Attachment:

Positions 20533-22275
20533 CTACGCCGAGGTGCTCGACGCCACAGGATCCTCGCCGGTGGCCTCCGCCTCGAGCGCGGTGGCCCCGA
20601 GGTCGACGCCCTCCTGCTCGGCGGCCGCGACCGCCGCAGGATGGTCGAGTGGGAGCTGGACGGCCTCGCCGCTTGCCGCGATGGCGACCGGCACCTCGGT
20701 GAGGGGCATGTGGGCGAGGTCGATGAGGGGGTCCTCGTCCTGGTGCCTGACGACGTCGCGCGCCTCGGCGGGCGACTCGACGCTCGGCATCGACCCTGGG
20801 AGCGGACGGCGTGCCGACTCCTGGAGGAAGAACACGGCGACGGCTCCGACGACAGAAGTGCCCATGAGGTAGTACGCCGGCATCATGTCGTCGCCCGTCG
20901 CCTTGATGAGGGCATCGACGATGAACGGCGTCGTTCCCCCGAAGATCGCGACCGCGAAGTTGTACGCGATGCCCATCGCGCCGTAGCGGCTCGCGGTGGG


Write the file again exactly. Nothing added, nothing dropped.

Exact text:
Positions 20533-22275
20533 CTACGCCGAGGTGCTCGACGCCACAGGATCCTCGCCGGTGGCCTCCGCCTCGAGCGCGGTGGCCCCGA
20601 GGTCGACGCCCTCCTGCTCGGCGGCCGCGACCGCCGCAGGATGGTCGAGTGGGAGCTGGACGGCCTCGCCGCTTGCCGCGATGGCGACCGGCACCTCGGT
20701 GAGGGGCATGTGGGCGAGGTCGATGAGGGGGTCCTCGTCCTGGTGCCTGACGACGTCGCGCGCCTCGGCGGGCGACTCGACGCTCGGCATCGACCCTGGG
20801 AGCGGACGGCGTGCCGACTCCTGGAGGAAGAACACGGCGACGGCTCCGACGACAGAAGTGCCCATGAGGTAGTACGCCGGCATCATGTCGTCGCCCGTCG
20901 CCTTGATGAGGGCATCGACGATGAACGGCGTCGTTCCCCCGAAGATCGCGACCGCGAAGTTGTACGCGATGCCCATCGCGCCGTAGCGGCTCGCGGTGGG